Thursday, December 22, 2011

Targeting the Audience

I’m working on a fantasy romance novella centered around a computer role-playing game, and my first set of critiquer comments started me thinking about how we conceive of a book’s or story’s target audience. Specifically, what can we assume the audience knows prior to reading the piece of fiction? I don’t know much about computer RPGs myself. I play Dungeons and Dragons, tabletop version with dice, but my knowledge of fantasy video games comes from overhearing my husband playing them and listening to his discussions with our sons about games they’ve played. So I thought the terminology I included in the first draft of my story was the sort of thing almost anyone would be familiar with.

Specific example: “VR” for “virtual reality.” The hero and heroine are both computer geeks. In her POV, she naturally thinks “VR,” not the longer phrase. To my surprise, the commenter didn’t recognize this term. I’ve often been chided for over-explaining in my fiction, and I thought this was one point that didn’t need explanation.

In a case like this, can the writer figure that anybody who’d pick up a story whose action occurs mostly inside a computer game would already know such things? Or should an author always write for a general audience that needs explanations for anything non-mundane? Spelling everything out might annoy the target audience, but failing to spell out enough could lose potential casual readers who might otherwise enjoy the story. Nowadays, of course, nobody writes like the erudite authors of past centuries who often quoted long passages in foreign languages with no translations, on the assumption that their readers, being (of course) university-educated, wouldn’t need translations. On the other hand, explaining things most readers already know feels like talking down to them, as well as leading to unnecessary wordiness. Chelsea Quinn Yarbro’s Saint-Germain historical novels lean toward less explanation where background details are concerned. She uses period-accurate terms for clothing, etc., letting the reader infer what kind of garment is being described instead of defining it.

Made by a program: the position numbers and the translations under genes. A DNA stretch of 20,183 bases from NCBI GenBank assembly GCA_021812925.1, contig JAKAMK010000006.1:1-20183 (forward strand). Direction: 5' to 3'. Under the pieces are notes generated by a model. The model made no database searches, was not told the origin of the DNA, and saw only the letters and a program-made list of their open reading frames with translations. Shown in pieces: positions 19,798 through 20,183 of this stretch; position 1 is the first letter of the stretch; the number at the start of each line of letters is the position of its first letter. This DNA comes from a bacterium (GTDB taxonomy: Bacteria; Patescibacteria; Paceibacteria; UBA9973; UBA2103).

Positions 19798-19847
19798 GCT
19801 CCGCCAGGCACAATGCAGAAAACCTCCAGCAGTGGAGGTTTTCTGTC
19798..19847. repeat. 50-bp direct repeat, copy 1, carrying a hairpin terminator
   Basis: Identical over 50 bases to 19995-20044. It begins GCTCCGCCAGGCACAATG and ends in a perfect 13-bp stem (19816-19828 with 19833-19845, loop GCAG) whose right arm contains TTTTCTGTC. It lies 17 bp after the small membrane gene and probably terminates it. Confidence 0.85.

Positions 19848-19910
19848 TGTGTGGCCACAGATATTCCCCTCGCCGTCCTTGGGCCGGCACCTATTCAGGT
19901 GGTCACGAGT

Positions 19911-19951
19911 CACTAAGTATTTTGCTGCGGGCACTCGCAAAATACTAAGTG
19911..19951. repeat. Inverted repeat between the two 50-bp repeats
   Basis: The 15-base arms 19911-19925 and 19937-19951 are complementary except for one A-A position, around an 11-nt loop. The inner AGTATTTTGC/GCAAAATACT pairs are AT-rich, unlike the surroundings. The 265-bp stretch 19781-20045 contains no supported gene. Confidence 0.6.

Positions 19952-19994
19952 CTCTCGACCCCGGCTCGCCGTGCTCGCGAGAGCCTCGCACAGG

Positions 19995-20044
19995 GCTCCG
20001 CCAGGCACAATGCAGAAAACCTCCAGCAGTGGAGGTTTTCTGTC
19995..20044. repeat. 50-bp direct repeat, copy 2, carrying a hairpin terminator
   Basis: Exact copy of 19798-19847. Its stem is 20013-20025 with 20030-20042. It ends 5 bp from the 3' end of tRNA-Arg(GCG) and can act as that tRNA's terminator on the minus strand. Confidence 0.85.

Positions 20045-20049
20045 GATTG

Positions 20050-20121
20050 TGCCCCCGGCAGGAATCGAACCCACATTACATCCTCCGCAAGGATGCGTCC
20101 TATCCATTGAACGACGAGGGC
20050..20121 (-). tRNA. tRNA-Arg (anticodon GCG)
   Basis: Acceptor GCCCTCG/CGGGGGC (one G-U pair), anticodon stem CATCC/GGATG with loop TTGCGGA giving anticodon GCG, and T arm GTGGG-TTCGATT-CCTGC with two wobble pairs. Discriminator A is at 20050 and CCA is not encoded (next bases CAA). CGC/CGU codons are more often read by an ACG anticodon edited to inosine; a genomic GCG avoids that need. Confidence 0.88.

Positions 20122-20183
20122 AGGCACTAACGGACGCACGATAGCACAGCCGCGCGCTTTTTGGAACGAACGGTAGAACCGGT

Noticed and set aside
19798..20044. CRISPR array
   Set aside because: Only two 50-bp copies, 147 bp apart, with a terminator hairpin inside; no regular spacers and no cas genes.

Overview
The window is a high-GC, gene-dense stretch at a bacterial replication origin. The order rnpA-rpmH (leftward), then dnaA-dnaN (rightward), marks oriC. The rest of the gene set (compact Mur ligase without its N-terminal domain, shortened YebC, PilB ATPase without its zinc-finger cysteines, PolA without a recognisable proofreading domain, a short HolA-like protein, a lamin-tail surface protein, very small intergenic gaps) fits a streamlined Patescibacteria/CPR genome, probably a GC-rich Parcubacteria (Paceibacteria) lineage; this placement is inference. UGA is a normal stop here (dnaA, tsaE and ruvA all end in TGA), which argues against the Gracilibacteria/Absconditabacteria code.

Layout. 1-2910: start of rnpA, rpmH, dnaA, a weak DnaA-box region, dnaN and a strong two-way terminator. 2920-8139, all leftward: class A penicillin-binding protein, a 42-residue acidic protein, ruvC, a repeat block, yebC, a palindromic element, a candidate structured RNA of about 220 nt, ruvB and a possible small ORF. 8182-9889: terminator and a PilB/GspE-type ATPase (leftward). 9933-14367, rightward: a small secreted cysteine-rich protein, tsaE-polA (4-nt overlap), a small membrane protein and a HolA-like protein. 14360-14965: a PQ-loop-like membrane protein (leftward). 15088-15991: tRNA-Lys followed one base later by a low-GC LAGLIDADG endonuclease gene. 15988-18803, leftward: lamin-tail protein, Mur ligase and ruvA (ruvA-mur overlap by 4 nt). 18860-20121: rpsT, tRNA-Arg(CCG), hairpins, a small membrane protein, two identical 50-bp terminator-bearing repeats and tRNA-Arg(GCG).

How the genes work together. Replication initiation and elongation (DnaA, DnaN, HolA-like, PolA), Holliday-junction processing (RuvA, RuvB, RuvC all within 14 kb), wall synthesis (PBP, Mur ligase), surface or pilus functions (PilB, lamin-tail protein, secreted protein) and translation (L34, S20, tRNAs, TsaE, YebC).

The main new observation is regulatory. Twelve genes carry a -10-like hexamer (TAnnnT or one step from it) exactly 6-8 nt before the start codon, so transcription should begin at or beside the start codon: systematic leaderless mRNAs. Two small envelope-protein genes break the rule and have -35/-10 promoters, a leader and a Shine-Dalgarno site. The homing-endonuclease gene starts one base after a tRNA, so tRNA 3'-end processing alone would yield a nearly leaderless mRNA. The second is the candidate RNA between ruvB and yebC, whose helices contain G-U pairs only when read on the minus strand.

Yes, I know, when in doubt, we should work in bits of information in subtle ways that don’t disrupt the flow of the story. Still, is there a guiding principle on how much background one can reasonably expect of a reader? For instance, murder mysteries have different generic expectations from romance novels, and the author usually expects a reader who picks up a book in one genre or another to be at least somewhat familiar with the genre’s conventions and not balk at, say, a dead body in the library in a mystery or a “cute meet” in a romantic comedy. And I would have expected a habitual reader of fantasy to be familiar with the shade of meaning fans assign to the word “mundane” (another point that puzzled my commenter).

Margaret L. Carter
Carter's Crypt

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